This article was published in The Fringe, November 2013
Poets have raved about spring.
According to the poet, Gerard Manley Hopkins,
"Nothing is so beautiful as Spring-
When weeds, in wheels, shoot long and lovely and lush".
And of course that guy Shakespeare had a few things to say about spring.
But enough of the poets, what does spring mean here in West Auckland?
Hopkins was right. Weeds abound, and many of them are plants both Shakespeare and Hopkins would have known well as they came from Old England.
But we are fortunate to have an abundance of naturally occurring plants and birds, all of which delight in our springtime. The kowhai trees epitomise spring and tui take full advantage of their golden flowers. Kereru, the native woodpigeon, also loves kowhai, but prefers the newly emerging foliage to the flowers.
It is the small things that make spring such a fascinating time of year. If you find birds nesting you can enjoy the developing drama as young chicks emerge and fledge. If you see minute seedlings pushing through the soil you can take an interest and try to determine what species they are. If a seedling looks like it will be a friend, you may decide to let it survive, but the foes (read weeds) are best removed at this early stage because they just get more difficult with time.
If there are just two round embryonic leaves, the plant will be a 'dicotyledon' which means it will be a herb, shrub or tree. If the first leaf is long and narrow it usually means the plant is a grass or 'monocotyledon'. These false embryonic leaves are the components of the seed contained within the outer covering, from which the emerging roots appear, generally pushing the remains of the seed up out of the soil, whereupon the cotyledons evolve, closely followed by the first true leaf.
I was busily doing some spring-cleaning, pulling some scrambling fumitory from around my precious Pennantia baylisiana (once recorded as the world's rarest tree). Fumitory starts germinating as soon as winter's chill starts to ease in August, so by October it has a huge start on many other species just germinating now. It has two long narrow embryonic leaves looking rather like a monocotyledon just to fool us.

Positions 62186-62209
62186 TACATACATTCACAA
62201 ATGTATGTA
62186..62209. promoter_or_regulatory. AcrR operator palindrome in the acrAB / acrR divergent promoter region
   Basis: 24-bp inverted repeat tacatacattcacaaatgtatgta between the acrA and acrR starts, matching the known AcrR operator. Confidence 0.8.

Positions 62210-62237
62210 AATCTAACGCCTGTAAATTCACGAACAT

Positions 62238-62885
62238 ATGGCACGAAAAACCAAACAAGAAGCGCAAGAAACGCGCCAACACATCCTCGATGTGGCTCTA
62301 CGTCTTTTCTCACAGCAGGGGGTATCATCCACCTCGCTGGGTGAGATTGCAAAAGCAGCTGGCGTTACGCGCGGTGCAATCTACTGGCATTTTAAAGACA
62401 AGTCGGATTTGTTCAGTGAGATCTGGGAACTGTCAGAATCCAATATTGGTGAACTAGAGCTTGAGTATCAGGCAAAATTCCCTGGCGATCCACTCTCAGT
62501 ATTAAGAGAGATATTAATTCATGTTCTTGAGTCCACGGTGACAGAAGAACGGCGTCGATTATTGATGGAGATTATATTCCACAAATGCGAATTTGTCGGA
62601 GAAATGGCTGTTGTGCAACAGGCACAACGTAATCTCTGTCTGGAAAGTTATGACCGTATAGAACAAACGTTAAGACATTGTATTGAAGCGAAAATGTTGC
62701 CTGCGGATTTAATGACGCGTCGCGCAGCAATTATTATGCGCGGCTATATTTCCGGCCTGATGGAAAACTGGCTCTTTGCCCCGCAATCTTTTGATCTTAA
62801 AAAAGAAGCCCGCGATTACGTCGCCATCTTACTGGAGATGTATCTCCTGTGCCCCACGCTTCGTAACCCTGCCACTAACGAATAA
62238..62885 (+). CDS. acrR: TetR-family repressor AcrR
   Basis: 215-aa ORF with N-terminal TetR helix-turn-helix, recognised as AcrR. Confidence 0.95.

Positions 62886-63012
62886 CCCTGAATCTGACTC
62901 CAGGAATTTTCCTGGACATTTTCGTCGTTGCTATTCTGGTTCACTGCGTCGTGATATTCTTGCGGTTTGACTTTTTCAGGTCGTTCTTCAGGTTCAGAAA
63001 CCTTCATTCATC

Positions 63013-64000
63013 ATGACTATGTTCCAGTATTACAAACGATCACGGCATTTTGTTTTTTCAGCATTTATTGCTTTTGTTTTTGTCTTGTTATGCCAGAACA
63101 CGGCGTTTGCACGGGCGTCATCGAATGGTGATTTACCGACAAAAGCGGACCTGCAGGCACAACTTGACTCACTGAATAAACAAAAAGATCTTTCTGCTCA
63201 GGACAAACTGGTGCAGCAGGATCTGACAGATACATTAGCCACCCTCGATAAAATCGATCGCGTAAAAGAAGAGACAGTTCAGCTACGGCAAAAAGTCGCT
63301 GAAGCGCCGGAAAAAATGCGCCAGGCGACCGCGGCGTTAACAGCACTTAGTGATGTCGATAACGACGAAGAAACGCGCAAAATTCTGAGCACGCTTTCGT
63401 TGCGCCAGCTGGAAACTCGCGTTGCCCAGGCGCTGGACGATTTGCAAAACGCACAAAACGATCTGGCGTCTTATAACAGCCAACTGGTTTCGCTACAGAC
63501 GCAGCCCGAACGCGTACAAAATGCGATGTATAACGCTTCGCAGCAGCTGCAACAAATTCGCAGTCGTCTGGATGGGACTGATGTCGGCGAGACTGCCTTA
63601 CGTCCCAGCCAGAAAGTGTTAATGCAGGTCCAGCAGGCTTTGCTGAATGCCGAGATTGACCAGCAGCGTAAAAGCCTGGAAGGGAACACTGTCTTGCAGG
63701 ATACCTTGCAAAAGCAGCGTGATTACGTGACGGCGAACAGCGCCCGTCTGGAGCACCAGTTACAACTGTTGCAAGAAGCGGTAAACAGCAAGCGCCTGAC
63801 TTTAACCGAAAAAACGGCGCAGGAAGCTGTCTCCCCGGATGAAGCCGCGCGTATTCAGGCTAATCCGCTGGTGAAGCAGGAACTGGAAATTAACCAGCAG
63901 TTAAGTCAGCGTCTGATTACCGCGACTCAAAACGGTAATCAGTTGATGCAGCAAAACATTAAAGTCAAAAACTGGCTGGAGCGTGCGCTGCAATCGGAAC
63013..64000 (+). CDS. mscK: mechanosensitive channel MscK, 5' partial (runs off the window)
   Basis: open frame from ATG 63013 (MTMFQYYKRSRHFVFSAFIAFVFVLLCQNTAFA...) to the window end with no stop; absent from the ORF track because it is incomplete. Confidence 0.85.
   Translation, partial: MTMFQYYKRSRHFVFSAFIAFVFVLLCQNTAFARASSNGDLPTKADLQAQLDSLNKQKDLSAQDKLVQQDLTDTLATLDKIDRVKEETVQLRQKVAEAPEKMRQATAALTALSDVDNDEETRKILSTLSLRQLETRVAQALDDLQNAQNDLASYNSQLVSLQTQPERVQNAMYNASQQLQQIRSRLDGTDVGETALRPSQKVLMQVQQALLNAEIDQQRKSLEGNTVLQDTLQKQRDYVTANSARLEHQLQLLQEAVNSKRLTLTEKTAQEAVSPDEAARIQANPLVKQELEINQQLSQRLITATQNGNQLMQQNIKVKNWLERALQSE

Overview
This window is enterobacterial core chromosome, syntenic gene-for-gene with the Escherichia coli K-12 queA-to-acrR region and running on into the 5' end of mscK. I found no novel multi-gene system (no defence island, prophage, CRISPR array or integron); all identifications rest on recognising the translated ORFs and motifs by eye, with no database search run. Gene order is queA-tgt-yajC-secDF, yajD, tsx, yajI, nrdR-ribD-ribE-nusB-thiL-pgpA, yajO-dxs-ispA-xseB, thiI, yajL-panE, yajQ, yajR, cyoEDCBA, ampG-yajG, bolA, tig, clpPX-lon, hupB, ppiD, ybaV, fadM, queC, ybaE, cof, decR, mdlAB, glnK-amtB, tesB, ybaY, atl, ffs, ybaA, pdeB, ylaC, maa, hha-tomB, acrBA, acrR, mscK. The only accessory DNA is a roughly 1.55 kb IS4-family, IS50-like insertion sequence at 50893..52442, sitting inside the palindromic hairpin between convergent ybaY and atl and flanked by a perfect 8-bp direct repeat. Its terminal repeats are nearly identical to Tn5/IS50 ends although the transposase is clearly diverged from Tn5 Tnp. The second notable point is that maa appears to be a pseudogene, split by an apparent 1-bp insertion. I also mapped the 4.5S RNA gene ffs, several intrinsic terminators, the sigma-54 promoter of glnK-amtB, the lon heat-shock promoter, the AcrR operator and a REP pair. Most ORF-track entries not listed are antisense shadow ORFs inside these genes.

To my surprise, hidden under the fumitory were hundreds of newly germinating seedlings of the Pennantia. Obviously I had not collected all the seed last year and the birds had gorged themselves on the ripe fruit, depositing the seed directly under the tree. Most had fully developed dicotyledonous leaves, while a few had grown the first true leaf, which was quite a different shape. Only one was still struggling to push the old seed coat off to allow the two halves of the seed to develop into their first leaf-like form.
The Pennantia baylisiana has a fascinating history, and since we began growing it we have sold 300 of them at $100 each. All of that money has been given to various conservation groups with the most recent $5,000 being given to a fund in honour of the scientist who first managed to induce the Pennantia to produce seed. The Ross Beever Memorial Fellowship aims to provide the opportunity for a post-graduate researcher with an outstanding established track record in fungal taxonomy, fungal genetics, plant pathology or botany to work with Landcare Research for up to two years.
You too can help conservation of our native plants by growing the 'world's rarest tree'.
Later, tidying up some potted plants, I saw a few minute seedlings that did not belong there. Taking a second look, rather than weeding them immediately, I saw they resembled a nearby, planted Heliohebe hulkeana which occurs naturally only along the Kaikoura coastline. Clearly the seed had been blown by the wind, and despite the lack of care had decided these neglected pots resembled the rugged cliffs of Kaikoura. I had only ever grown the plant from cuttings, so the sight of these tiny, little seedlings was a first for me.
That is what spring is. Full of surprises.